Russian President Dmitri Medvedev has promised what he called a shattering blow to anyone threatening Russian citizens.
The president spoke Monday in Kursk, as a top Russian military spokesman, General Anatoly Nogovitsyn, said his country's troops had begun withdrawing from Georgia.
But foreign reporters and other witnesses in the Caucasus nation say Russian soldiers do not seem to be preparing to leave.
Russia sent in tanks and troops nearly two weeks ago, saying it must protect its citizens, after Georgia sent its forces into the breakaway region of South Ossetia. Russia has issued its passports to many residents of South Ossetia in the past decade.
After its initial attack, Russia pushed farther into Georgia, seizing several cities and the major Black Sea port of Poti. They also control the nation's major highways. An explosion Saturday destroyed a major east-west railway bridge, blocking all service.
In Georgia's South Ossetia province Monday, the leader of the breakaway region is reported to have fired his government and declared a state of emergency.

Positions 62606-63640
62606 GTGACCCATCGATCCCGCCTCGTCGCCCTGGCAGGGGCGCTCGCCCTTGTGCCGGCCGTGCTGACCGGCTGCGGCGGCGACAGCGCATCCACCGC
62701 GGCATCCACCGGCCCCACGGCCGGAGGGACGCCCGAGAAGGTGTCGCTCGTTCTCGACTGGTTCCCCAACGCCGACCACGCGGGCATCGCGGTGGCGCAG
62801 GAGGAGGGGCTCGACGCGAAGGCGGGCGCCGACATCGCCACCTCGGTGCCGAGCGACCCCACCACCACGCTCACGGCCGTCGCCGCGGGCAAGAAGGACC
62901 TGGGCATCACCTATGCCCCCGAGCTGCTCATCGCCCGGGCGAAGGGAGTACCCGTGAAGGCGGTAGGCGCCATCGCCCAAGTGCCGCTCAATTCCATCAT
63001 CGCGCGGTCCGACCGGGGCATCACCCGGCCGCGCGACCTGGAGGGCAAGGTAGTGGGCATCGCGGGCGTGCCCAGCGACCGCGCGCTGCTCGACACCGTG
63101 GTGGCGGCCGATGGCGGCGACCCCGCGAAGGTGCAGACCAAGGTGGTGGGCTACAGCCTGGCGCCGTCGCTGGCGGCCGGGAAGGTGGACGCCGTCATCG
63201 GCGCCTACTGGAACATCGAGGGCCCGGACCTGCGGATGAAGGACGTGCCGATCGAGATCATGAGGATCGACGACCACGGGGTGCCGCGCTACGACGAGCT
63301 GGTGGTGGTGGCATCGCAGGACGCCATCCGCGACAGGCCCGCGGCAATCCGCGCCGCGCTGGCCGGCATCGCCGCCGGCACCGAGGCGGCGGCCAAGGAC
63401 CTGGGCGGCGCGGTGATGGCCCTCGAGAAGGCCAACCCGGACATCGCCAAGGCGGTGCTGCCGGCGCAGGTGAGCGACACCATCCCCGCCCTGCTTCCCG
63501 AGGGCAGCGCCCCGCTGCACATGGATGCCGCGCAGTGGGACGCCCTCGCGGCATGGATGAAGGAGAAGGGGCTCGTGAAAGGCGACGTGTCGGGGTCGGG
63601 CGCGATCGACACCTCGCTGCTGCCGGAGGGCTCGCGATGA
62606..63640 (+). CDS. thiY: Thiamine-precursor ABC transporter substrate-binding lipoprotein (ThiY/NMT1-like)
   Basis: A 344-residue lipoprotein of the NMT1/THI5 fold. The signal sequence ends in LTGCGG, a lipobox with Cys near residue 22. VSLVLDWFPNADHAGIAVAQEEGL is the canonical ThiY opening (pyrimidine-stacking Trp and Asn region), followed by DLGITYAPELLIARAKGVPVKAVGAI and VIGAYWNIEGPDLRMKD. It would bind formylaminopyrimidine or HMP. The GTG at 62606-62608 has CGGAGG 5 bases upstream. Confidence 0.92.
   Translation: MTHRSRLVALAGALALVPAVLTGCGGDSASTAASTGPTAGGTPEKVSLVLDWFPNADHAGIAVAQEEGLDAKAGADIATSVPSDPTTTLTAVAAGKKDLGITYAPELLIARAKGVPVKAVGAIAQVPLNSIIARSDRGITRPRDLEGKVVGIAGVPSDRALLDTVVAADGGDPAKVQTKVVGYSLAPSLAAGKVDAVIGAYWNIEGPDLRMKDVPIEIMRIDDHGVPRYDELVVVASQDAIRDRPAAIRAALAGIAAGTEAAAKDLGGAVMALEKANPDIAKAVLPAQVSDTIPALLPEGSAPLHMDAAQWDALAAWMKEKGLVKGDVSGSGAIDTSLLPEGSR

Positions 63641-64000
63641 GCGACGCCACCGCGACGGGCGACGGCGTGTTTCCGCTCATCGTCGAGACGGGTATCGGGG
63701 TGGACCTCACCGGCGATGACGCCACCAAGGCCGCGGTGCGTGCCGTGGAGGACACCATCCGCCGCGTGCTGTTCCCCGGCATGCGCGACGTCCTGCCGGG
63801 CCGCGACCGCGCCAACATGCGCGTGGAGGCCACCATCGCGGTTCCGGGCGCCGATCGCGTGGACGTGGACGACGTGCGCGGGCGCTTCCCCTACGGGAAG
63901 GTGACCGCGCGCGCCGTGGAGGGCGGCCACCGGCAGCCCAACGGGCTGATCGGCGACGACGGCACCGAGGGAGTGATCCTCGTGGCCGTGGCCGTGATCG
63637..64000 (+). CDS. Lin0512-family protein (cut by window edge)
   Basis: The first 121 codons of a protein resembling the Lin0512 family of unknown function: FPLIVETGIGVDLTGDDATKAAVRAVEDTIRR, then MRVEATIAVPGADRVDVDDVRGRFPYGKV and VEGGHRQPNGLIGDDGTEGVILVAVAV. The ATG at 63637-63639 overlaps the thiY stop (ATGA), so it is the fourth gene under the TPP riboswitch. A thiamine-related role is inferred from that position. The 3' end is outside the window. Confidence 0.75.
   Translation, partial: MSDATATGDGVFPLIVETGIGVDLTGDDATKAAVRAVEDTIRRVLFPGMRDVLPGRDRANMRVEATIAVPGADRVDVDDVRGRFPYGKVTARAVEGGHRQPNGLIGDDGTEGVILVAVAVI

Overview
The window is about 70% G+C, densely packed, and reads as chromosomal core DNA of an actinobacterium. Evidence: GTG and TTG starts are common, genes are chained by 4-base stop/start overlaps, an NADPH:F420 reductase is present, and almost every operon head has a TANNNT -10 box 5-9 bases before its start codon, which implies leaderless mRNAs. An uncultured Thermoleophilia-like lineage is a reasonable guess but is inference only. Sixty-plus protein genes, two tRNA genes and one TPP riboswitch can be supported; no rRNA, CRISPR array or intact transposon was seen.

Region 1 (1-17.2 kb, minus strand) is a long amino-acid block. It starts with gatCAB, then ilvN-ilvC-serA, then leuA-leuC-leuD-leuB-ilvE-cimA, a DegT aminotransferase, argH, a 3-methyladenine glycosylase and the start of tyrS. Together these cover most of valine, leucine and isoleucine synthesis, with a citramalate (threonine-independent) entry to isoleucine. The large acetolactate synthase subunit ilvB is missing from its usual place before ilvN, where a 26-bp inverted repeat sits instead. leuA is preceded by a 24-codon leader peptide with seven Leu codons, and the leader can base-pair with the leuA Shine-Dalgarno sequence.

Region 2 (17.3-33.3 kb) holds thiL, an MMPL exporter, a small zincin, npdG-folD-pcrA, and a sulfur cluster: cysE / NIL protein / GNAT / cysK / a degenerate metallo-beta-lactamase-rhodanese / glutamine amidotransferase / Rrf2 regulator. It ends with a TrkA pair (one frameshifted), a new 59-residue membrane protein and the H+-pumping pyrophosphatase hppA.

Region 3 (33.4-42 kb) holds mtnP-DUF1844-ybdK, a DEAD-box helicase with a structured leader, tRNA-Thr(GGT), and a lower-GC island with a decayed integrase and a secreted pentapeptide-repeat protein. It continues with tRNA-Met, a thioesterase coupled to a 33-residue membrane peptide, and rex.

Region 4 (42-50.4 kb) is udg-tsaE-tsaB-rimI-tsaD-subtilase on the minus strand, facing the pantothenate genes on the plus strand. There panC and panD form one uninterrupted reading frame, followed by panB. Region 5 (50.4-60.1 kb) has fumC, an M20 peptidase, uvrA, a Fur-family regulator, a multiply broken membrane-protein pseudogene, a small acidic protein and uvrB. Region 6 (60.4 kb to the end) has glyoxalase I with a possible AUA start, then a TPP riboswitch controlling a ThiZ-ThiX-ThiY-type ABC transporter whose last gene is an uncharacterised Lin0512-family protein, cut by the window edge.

Russian news agencies say Eduard Kokoity criticized his Cabinet members for their response to the unrest in the region.
The New York Times reports that Russia moved some missile launchers into South Ossetia on Friday.
Mr. Medvedev promised to withdraw troops during a telephone call Sunday with French President Nicolas Sarkozy, who drew up a cease-fire agreement signed last week by Russia and Georgia.
Mr. Sarkozy told France's Le Figaro newspaper that a Russian troop pullout from Georgia is not negotiable and must take place without delay.
The truce orders both sides to withdraw their forces to positions held before fighting broke out on August 7.
Georgian President Mikheil Saakashvili said Sunday the Russians that stay behind can never be called "peacekeepers," and that Georgia will never surrender any territory.
Some information for this report was provided by AFP and Reuters.